The University of Salamanca in Spain is being taken to court by an astrophysicist who claims that a bias towards internal candidates denied him an associate professorship in its department of general and atmospheric physics.

Antonio Férriz Mas: appealing rejection.

A university panel has already rejected an appeal by the astrophysicist, Antonio Férriz Mas. It argues that, despite having better scientific qualifications than the individual appointed, his speciality of fluid dynamics was “significantly different” from the department's requirements, namely atmospheric dynamics and thermodynamics

But Férriz Mas says the university has violated the principles of equality and meritocracy in assessing applicants for the post. University officials are not commenting publicly on the charges, which will probably take one to two years to reach court.

The administration of public universities in Spain has improved following reforms in 1983. But the selection process for professors, known as the ‘concurso-oposición’, is still widely seen as a considerable barrier to the development of high quality research.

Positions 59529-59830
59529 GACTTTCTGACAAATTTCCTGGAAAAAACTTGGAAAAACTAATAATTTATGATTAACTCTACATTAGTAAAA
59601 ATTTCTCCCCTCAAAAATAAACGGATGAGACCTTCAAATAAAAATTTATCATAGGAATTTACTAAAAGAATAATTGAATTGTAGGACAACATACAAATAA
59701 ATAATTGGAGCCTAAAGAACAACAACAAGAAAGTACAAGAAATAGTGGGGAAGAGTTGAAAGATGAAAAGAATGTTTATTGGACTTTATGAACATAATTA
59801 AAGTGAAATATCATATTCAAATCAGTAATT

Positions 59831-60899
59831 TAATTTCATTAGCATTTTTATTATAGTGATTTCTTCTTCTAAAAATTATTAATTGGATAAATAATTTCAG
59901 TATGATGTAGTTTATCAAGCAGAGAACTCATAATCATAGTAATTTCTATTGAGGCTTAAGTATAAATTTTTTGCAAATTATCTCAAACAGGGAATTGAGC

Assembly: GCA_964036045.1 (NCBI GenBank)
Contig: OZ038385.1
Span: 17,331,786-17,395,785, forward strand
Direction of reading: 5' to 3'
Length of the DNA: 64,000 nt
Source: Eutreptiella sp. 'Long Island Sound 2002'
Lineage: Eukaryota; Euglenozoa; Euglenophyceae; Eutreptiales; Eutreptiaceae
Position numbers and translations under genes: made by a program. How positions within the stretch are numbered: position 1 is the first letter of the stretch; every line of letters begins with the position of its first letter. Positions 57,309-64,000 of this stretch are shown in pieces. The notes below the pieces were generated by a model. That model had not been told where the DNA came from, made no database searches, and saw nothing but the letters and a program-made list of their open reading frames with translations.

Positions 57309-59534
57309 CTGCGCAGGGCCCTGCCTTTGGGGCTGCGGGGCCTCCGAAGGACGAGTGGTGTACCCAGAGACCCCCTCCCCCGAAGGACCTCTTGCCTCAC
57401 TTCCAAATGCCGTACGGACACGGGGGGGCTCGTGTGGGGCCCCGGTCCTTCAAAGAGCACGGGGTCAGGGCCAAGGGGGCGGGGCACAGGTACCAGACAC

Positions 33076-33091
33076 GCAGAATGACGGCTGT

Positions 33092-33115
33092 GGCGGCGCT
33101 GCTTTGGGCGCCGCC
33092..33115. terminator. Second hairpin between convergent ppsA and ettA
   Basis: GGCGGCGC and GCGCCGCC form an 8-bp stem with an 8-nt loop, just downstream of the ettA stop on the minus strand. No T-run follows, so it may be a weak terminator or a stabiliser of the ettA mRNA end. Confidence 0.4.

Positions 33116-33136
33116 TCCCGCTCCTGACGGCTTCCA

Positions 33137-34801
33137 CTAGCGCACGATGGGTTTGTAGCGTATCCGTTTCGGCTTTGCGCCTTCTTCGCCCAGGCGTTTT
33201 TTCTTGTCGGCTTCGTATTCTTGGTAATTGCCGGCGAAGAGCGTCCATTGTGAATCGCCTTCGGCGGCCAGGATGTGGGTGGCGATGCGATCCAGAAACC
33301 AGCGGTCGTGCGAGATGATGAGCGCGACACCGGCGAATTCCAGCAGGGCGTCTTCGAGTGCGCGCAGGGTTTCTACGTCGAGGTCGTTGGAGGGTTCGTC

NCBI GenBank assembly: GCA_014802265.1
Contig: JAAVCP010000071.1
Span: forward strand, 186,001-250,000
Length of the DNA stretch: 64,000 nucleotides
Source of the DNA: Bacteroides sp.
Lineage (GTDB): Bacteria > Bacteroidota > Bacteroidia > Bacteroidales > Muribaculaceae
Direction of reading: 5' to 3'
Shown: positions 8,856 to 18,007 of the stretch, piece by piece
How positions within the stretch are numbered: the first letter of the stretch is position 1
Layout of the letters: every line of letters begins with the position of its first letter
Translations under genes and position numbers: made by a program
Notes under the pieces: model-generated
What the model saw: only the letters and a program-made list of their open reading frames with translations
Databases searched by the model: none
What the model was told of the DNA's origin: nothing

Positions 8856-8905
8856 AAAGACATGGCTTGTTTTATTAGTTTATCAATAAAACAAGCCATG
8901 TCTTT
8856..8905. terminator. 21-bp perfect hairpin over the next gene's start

A contract researcher already employed in a department is frequently given a tenured position, for example, even if they are not the most scientifically qualified applicant.

Under the 1983 law, appointment boards must have five members, at least three of whom must vote for the approved candidate. Two members come from the department concerned, and three from other universities. But often the crucial third vote for a local candidate is said to be easily obtained.

Many concerned parties — including vice-chancellors and officials at the Ministry of Education and Culture — are now backing a change in the law to give each university department only one vote, that of chair of the appointment board (see below).

Férriz Mas worked at the University of Freiburg in Germany for three years as a PhD fellow and five as a postdoctoral researcher. He returned to Spain in October 1994 under a programme sponsored by the government for ‘reincorporating’ researchers. A month later he applied for a post in earth physics, astronomy and astrophysics at the University of Salamanca, and spent six months preparing the teaching project on atmospheric dynamics and thermodynamics.

There were three candidates for the post. In the first part of the examination, based on research experience and proposed teaching project, the examiners gave Férriz Mas three points. The local candidate, who was put forward by the department and was eventually awarded the post, received the top mark of five. The second exam, which involved giving a lecture, resulted in an equal score.

Férriz Mas appealed against the decision. A year later, an appeal panel, chaired by vice-chancellor Ignacio Berdugo Gómez de la Torre, reported after taking advice from two foreign scientists. Both agreed that Férriz Mas's work was “substantially more important” than that of the appointed candidate.